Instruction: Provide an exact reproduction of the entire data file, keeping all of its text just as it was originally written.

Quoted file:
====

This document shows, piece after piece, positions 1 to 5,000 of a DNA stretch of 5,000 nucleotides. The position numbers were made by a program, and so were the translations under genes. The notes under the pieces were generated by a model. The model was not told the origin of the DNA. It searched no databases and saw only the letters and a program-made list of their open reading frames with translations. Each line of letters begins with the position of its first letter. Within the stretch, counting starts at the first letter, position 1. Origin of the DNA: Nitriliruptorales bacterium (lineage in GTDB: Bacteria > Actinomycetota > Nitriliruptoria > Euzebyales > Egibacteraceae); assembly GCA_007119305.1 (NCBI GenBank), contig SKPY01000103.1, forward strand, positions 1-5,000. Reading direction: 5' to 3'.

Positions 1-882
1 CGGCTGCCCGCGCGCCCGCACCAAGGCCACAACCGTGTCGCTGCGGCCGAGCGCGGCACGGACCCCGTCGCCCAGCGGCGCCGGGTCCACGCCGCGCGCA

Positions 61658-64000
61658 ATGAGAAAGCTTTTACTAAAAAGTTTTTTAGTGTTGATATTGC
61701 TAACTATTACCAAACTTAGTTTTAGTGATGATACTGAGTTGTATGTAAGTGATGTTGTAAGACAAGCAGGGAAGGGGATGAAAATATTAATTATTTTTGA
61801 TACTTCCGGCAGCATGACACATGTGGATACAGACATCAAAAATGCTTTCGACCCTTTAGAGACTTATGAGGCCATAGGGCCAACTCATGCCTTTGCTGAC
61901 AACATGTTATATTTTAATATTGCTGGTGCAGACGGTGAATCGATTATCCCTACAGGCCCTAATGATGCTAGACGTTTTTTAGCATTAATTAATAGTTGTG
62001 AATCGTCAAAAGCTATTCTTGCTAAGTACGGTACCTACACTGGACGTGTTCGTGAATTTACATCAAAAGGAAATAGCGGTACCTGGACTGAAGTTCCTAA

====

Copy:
This document shows, piece after piece, positions 1 to 5,000 of a DNA stretch of 5,000 nucleotides. The position numbers were made by a program, and so were the translations under genes. The notes under the pieces were generated by a model. The model was not told the origin of the DNA. It searched no databases and saw only the letters and a program-made list of their open reading frames with translations. Each line of letters begins with the position of its first letter. Within the stretch, counting starts at the first letter, position 1. Origin of the DNA: Nitriliruptorales bacterium (lineage in GTDB: Bacteria > Actinomycetota > Nitriliruptoria > Euzebyales > Egibacteraceae); assembly GCA_007119305.1 (NCBI GenBank), contig SKPY01000103.1, forward strand, positions 1-5,000. Reading direction: 5' to 3'.

Positions 1-882
1 CGGCTGCCCGCGCGCCCGCACCAAGGCCACAACCGTGTCGCTGCGGCCGAGCGCGGCACGGACCCCGTCGCCCAGCGGCGCCGGGTCCACGCCGCGCGCA

Positions 61658-64000
61658 ATGAGAAAGCTTTTACTAAAAAGTTTTTTAGTGTTGATATTGC
61701 TAACTATTACCAAACTTAGTTTTAGTGATGATACTGAGTTGTATGTAAGTGATGTTGTAAGACAAGCAGGGAAGGGGATGAAAATATTAATTATTTTTGA
61801 TACTTCCGGCAGCATGACACATGTGGATACAGACATCAAAAATGCTTTCGACCCTTTAGAGACTTATGAGGCCATAGGGCCAACTCATGCCTTTGCTGAC
61901 AACATGTTATATTTTAATATTGCTGGTGCAGACGGTGAATCGATTATCCCTACAGGCCCTAATGATGCTAGACGTTTTTTAGCATTAATTAATAGTTGTG
62001 AATCGTCAAAAGCTATTCTTGCTAAGTACGGTACCTACACTGGACGTGTTCGTGAATTTACATCAAAAGGAAATAGCGGTACCTGGACTGAAGTTCCTAA